By: Noah Dougherty and Jason Broussard on September 20th, 2021
Personalizing Learning: Collaboration & Creativity
Two common misconceptions about personalized learning are that it requires technology and that it must involve significantly more independent work. We know instinctively that a room full of students working silently on computers is not necessarily personalized, even though there are powerful digital tools and programs that can make personalized learning simpler. And yet, an adaptive program still requires a teacher to facilitate learning that empowers students and builds their ownership of learning.
Personalizing learning is a student-centered approach that calls on educators (not computers) to be responsive to the needs of their students, making sure they get the instruction they need, when they need it.
Indeed collaboration and creativity are essential elements when personalizing learning, because they require students to work with one another, share ideas, create new solutions and projects, provide one another with feedback, and, in the process, learn more about themselves.
A research study of top U.S. companies shared the skills students need in a post-pandemic world, and every single one named self-awareness and collaboration, comfort with ambiguity, or strategic and agile thinking to solve complex problems as what they will want and expect from today’s K-12 students when they eventually hire them.
Classrooms that encourage collaboration and inspire creativity:
- Include space for students to learn more about each other and the communities in which they live.
- Challenge students to think critically, problem-solve, and design solutions for problems relevant to student’s lives, both big and small.
- Celebrate collective success and highlight the value of taking risks and learning from mistakes.
- Recognize the power in the process of learning, even over getting the answer to a question right.
Beyond thinking about setting up students for positive relationships with each other, educators can consider how they intentionally collaborate with families and the local community to deepen their own understanding of their classrooms. Honoring home languages, pronouncing students’ names correctly, and leveraging community partnerships to increase relevance of classroom experiences are just a few ways collaboration might show up.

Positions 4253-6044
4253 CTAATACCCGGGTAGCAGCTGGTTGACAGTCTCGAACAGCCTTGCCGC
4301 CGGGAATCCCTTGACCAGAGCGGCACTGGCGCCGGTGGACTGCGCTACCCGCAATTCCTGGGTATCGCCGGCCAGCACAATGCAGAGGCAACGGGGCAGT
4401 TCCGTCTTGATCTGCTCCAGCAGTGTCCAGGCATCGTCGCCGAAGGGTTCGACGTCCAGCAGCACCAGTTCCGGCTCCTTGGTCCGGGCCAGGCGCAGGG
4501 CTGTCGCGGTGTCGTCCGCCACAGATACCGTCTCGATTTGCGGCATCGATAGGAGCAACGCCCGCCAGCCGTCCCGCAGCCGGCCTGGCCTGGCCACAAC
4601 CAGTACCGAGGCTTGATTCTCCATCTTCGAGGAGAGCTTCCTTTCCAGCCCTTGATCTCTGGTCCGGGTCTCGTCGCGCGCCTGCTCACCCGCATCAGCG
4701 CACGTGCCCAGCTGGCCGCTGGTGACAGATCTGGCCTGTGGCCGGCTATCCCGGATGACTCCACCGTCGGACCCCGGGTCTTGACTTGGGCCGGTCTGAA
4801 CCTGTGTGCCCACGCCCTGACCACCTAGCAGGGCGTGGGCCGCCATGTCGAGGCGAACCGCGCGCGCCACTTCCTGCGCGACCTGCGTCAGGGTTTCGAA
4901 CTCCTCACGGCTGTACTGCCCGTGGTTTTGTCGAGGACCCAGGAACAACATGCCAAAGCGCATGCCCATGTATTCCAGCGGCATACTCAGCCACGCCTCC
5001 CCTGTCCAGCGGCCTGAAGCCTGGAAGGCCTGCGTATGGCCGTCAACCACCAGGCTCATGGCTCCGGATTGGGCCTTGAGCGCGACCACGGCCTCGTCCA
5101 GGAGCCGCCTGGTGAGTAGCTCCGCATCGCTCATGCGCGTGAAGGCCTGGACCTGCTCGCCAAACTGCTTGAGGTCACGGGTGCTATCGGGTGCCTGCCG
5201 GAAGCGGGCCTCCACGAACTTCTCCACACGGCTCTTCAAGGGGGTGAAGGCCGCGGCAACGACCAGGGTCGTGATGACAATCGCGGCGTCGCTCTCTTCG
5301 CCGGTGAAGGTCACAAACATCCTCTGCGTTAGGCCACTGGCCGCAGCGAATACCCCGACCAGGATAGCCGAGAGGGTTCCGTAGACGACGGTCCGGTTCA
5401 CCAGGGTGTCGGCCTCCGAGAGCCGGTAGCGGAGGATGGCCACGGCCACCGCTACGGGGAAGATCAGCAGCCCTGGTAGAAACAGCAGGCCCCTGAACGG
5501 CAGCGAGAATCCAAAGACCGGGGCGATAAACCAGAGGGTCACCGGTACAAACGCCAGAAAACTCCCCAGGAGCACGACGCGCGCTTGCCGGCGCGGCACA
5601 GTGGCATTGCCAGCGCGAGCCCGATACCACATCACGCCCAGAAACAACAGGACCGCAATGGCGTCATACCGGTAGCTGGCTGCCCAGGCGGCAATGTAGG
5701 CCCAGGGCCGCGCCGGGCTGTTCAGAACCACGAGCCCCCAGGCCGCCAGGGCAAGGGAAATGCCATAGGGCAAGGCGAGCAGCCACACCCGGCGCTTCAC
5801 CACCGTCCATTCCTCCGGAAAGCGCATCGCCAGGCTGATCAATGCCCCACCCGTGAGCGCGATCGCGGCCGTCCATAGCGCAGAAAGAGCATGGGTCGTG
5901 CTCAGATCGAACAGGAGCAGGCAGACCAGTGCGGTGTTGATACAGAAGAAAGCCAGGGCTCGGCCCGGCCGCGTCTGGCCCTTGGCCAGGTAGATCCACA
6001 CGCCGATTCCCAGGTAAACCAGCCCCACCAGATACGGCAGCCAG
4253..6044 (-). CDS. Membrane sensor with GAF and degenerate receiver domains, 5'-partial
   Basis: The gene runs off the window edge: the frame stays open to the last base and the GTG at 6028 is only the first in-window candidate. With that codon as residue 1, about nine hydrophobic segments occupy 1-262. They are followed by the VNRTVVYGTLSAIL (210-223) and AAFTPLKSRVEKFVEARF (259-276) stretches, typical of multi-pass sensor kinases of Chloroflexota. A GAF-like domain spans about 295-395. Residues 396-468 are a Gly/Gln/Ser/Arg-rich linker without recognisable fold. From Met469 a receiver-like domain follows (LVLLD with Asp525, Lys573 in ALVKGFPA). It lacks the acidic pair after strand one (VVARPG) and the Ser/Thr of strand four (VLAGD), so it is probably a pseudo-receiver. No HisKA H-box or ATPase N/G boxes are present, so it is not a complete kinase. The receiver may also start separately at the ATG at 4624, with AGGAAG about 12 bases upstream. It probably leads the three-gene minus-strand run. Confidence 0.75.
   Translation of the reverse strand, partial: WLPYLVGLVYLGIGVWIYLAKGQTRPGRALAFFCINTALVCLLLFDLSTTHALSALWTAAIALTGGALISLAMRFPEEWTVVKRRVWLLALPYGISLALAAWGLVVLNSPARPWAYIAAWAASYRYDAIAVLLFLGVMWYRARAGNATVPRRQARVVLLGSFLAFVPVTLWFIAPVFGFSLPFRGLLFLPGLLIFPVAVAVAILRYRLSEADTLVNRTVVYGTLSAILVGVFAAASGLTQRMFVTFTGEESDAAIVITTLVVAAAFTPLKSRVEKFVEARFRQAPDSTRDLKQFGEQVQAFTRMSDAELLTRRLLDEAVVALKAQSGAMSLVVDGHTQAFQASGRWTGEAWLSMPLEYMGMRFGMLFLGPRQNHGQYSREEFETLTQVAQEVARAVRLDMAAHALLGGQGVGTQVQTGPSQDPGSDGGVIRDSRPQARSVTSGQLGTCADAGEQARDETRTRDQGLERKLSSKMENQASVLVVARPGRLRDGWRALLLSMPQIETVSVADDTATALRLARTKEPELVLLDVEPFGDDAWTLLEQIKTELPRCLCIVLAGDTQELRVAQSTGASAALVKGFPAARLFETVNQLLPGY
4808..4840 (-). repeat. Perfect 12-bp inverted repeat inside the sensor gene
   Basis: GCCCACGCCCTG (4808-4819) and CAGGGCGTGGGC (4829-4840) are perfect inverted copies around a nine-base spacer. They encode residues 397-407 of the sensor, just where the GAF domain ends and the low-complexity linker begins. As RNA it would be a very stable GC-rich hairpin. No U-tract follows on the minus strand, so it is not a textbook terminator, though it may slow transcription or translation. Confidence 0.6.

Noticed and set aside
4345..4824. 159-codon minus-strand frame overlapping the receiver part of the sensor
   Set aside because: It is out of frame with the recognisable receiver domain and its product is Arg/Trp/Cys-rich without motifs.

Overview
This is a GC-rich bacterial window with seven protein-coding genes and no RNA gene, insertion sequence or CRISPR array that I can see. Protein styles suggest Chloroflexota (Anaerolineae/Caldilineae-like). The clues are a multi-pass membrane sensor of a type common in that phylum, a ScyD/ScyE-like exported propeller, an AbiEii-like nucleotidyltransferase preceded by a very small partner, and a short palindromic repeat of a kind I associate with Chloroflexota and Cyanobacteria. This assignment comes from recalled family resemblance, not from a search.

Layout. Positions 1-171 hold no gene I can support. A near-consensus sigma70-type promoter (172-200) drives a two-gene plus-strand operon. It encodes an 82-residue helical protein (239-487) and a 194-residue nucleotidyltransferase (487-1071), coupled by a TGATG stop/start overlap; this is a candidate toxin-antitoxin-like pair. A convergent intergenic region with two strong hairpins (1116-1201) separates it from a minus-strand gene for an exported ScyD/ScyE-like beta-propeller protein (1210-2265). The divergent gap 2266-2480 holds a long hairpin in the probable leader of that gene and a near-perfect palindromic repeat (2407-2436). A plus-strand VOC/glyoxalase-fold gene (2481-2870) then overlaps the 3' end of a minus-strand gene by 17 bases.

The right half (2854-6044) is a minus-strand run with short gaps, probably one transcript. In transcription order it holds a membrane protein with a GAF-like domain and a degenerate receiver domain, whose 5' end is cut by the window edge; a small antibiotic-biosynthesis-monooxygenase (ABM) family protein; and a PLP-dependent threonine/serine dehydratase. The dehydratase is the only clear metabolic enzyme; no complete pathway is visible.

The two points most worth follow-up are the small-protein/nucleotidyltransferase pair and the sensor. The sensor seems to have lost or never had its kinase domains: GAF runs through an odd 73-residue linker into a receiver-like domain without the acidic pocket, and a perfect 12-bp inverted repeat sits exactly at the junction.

Erica Gardner from Kingsport TN shares ways she increases creativity and collaboration in her classroom.
When thinking about ways to improve how students work together or the learning experiences that matter most to them, start with this simple step before doing anything else; ask them. We recommend polling students in a class or convening a small group to ask them questions about how they like working together and what their interests are before making a plan. Including students in the process will help them feel included and valued while also providing a model of what happens when collaboration and creativity drive a process that honors the whole child.
The more students talk about ideas with one another, the more likely they are to develop new ideas that spark creativity. Creativity is essential when building a student’s ownership of their learning. In fact, ownership manifests in those new, creative ideas that come from a student, and collaboration is one of the best ways to start this process.